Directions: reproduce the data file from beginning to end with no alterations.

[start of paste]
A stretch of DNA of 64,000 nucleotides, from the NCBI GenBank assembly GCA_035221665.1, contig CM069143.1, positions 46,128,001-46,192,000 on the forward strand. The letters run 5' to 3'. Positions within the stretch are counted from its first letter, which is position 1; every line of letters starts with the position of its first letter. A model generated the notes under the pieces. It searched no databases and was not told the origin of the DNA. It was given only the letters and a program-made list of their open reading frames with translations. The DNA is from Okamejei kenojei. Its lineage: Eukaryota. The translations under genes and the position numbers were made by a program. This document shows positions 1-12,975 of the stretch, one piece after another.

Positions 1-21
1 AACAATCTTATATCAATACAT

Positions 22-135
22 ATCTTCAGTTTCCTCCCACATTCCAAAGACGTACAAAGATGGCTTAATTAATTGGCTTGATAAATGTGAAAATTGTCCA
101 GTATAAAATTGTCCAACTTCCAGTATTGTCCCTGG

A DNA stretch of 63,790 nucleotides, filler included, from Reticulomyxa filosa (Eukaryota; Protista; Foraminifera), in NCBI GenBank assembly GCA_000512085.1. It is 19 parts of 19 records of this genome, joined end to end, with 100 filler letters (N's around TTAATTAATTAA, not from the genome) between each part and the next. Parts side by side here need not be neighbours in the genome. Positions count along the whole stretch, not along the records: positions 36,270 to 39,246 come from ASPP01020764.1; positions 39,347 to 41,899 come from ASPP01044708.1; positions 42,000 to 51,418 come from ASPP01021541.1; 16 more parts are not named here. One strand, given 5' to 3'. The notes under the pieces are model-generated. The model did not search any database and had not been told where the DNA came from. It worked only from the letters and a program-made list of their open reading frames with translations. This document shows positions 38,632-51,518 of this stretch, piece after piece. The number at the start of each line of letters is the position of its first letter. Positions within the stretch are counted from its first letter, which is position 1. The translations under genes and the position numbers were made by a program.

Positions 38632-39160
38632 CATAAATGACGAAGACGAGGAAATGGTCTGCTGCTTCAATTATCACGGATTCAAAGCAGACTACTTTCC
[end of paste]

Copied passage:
A stretch of DNA of 64,000 nucleotides, from the NCBI GenBank assembly GCA_035221665.1, contig CM069143.1, positions 46,128,001-46,192,000 on the forward strand. The letters run 5' to 3'. Positions within the stretch are counted from its first letter, which is position 1; every line of letters starts with the position of its first letter. A model generated the notes under the pieces. It searched no databases and was not told the origin of the DNA. It was given only the letters and a program-made list of their open reading frames with translations. The DNA is from Okamejei kenojei. Its lineage: Eukaryota. The translations under genes and the position numbers were made by a program. This document shows positions 1-12,975 of the stretch, one piece after another.

Positions 1-21
1 AACAATCTTATATCAATACAT

Positions 22-135
22 ATCTTCAGTTTCCTCCCACATTCCAAAGACGTACAAAGATGGCTTAATTAATTGGCTTGATAAATGTGAAAATTGTCCA
101 GTATAAAATTGTCCAACTTCCAGTATTGTCCCTGG

A DNA stretch of 63,790 nucleotides, filler included, from Reticulomyxa filosa (Eukaryota; Protista; Foraminifera), in NCBI GenBank assembly GCA_000512085.1. It is 19 parts of 19 records of this genome, joined end to end, with 100 filler letters (N's around TTAATTAATTAA, not from the genome) between each part and the next. Parts side by side here need not be neighbours in the genome. Positions count along the whole stretch, not along the records: positions 36,270 to 39,246 come from ASPP01020764.1; positions 39,347 to 41,899 come from ASPP01044708.1; positions 42,000 to 51,418 come from ASPP01021541.1; 16 more parts are not named here. One strand, given 5' to 3'. The notes under the pieces are model-generated. The model did not search any database and had not been told where the DNA came from. It worked only from the letters and a program-made list of their open reading frames with translations. This document shows positions 38,632-51,518 of this stretch, piece after piece. The number at the start of each line of letters is the position of its first letter. Positions within the stretch are counted from its first letter, which is position 1. The translations under genes and the position numbers were made by a program.

Positions 38632-39160
38632 CATAAATGACGAAGACGAGGAAATGGTCTGCTGCTTCAATTATCACGGATTCAAAGCAGACTACTTTCC